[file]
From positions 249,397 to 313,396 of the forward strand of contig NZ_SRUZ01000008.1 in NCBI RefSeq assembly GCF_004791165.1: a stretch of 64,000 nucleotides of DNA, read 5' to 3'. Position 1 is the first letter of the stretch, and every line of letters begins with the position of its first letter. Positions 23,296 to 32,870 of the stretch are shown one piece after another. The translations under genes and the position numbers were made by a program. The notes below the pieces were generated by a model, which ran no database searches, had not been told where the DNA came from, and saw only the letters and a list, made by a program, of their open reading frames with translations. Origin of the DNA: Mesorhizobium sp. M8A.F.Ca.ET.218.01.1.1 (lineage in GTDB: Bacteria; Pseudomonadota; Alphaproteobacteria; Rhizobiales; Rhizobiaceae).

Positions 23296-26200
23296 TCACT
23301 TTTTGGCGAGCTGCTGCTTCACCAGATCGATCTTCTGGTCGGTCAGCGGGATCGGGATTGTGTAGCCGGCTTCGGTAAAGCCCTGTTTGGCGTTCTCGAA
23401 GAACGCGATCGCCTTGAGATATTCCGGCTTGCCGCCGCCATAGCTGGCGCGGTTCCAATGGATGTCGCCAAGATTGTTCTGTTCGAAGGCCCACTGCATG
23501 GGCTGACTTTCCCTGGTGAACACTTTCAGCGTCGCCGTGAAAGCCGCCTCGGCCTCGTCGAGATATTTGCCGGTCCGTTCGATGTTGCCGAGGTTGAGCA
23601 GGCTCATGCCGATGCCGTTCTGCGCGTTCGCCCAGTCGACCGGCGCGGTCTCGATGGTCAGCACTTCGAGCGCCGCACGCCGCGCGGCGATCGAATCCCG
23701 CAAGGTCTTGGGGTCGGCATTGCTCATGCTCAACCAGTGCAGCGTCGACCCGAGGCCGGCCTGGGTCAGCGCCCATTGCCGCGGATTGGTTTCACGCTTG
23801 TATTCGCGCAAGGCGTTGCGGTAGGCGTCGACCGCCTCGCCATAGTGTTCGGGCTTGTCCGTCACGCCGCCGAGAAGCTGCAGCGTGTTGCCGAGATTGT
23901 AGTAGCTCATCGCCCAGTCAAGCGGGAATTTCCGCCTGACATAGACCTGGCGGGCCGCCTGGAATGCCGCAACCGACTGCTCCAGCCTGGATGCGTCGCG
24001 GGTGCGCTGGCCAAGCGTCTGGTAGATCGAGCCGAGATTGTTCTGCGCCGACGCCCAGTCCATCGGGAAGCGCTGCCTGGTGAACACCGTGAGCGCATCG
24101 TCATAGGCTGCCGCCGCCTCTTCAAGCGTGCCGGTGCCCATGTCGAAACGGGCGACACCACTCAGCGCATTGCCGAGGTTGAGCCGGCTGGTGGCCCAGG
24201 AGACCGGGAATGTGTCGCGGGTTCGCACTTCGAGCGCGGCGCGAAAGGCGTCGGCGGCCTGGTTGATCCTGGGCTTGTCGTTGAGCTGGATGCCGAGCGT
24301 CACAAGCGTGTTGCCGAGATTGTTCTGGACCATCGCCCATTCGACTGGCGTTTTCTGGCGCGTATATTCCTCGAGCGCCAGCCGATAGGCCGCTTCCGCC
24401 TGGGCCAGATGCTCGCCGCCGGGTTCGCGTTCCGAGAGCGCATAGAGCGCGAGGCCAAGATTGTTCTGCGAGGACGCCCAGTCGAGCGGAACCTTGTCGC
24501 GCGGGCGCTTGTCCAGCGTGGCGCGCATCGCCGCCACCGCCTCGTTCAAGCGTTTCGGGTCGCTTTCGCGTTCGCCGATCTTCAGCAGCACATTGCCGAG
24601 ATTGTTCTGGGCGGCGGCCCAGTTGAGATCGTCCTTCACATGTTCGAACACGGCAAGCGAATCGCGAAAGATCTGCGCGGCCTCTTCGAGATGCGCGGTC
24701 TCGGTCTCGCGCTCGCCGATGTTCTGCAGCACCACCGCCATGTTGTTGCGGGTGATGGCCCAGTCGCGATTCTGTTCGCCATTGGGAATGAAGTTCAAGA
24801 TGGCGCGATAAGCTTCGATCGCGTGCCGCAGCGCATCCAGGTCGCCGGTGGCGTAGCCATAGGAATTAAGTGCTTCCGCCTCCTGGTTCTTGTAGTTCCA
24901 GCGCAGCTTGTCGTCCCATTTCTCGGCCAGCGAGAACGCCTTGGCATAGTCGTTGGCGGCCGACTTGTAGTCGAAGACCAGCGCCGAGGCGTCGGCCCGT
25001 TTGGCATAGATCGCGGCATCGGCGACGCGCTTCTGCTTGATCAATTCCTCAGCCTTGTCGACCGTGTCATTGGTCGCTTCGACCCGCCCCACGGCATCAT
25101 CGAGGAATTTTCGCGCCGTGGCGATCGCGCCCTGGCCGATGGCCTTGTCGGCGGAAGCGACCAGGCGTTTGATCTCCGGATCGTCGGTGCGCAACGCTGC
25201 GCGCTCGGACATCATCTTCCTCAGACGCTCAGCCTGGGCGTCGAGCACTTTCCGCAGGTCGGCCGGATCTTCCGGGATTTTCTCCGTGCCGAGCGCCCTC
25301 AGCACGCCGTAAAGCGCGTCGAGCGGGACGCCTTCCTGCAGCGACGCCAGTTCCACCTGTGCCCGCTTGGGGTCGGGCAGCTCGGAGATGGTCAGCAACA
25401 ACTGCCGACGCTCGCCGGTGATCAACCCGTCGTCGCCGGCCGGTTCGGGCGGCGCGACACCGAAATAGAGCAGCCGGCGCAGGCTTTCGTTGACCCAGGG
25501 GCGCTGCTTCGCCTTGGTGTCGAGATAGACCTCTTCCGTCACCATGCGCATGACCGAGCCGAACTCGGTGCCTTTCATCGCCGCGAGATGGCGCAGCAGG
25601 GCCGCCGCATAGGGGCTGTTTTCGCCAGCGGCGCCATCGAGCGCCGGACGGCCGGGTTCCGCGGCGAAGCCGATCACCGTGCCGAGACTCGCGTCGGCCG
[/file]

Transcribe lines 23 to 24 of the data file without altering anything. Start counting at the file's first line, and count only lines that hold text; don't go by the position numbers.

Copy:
25201 GCGCTCGGACATCATCTTCCTCAGACGCTCAGCCTGGGCGTCGAGCACTTTCCGCAGGTCGGCCGGATCTTCCGGGATTTTCTCCGTGCCGAGCGCCCTC
25301 AGCACGCCGTAAAGCGCGTCGAGCGGGACGCCTTCCTGCAGCGACGCCAGTTCCACCTGTGCCCGCTTGGGGTCGGGCAGCTCGGAGATGGTCAGCAACA